Can College Village Heads Plan Really Help?
Due to the Grand College Enrollment Plan, thenumber of university graduates has been on theincrease since the central government startedimplementing the plan. Though the plan helpsimprove our national quality,it creates pressure forthe job markets. With so many college studentscoming out at a time, many graduates havedifficulties in finding suitable jobs. In order to create more jobs, the government encouragescollege graduates to work in villages of 28 provinces and regions with a view that ruraladministration willbe strengthened at the same time. As a result, tens of thousands collegegraduates have been appointed as village officials in the rural areas. It appears that this planhelps alleviate the pressure caused by graduate employment, but I do not think the plan willwork in the long run.
Firstly, after serving as village officials in the rural areas for two years, the majority of thosecollege village officials will start to look for jobs in the job market again, aggravating thepressure of the job market. Some may argue that the number of those village officials whoenter the job market again is balanced by the number of new college graduates who would beappointed as village officials. The truth is that while those students have spent two years in therural areas, they do not gain enough experience in the corporate world and are likely to forgetwhat they have learnt in college. In this sense, they are not guaranteed to find decent jobsagain. Besides, when working in the rural areas, these students with higher degrees arerespected by village people, and are likely to get accustomed to feeling superior to peoplearound them. One can imagine they would probably be frustrated when they work with thosewho hold the same college degrees or even higher degrees.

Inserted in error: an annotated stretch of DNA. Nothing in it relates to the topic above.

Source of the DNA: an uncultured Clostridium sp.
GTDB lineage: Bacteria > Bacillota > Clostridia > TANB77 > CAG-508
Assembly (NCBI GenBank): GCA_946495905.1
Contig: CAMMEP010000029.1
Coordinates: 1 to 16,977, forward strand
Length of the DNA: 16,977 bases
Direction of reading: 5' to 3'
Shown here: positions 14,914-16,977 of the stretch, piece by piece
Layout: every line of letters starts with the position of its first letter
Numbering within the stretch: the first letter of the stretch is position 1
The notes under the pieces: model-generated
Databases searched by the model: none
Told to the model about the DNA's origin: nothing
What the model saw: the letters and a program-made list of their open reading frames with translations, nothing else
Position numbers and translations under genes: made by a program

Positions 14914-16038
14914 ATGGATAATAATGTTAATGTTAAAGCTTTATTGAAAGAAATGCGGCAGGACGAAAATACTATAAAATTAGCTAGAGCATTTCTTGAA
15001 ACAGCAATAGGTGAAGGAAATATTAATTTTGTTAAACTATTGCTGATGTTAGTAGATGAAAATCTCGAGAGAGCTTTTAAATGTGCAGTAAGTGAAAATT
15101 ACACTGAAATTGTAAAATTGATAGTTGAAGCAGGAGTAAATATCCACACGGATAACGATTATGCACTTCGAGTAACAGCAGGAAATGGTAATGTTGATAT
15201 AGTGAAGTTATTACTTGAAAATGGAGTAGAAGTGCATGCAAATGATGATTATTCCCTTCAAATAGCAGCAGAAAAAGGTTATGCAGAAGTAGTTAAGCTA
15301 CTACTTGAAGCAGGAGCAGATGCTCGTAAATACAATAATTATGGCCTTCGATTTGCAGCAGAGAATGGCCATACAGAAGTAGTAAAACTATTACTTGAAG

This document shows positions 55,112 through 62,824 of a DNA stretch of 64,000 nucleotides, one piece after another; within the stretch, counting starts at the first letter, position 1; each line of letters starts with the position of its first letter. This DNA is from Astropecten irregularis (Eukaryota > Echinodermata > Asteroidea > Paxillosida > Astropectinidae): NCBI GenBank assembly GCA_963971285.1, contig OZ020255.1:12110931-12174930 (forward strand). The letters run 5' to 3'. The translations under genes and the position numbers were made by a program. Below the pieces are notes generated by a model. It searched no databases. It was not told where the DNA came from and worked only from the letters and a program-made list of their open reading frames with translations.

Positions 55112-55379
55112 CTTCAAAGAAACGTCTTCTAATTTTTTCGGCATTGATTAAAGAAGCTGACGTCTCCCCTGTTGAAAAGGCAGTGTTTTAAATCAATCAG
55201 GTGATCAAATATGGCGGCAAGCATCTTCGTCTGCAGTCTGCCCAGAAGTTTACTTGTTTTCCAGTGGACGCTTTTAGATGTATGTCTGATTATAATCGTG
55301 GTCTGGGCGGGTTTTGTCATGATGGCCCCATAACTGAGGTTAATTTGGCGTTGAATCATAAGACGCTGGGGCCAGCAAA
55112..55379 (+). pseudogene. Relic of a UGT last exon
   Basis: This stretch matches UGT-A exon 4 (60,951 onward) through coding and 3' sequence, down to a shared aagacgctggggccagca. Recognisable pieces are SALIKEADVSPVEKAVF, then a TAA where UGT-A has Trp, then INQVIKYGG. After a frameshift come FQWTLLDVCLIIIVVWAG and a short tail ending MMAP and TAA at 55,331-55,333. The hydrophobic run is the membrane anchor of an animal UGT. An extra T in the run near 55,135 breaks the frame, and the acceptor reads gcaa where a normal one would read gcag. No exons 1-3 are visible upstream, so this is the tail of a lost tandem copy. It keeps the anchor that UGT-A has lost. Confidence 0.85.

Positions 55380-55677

Secondly, when the supply of college graduates and the demand of our society are unbalanced,the imbalance can be obtained by increasing available jobs or decreasing the supply ofcollege graduates, which means the reduction of college enrollment. Given the fact that theeconomy slows down in the recent, it is difficult to create more jobs. While offering good termsfor graduates such as well-paid salary and residential certificate guarantee, the governmentcan create more jobs in the short term, but does not provide long-term remedy. In this sense,the plan does not solve the fundamental imbalance between the supply and the demand ofcollege graduates.
In sum, the plan to encourage college graduates to work in the rural areas can only provide atemporary remedy for the job market. I think the government should recognize thefundamental imbalance and find the way back to elite education.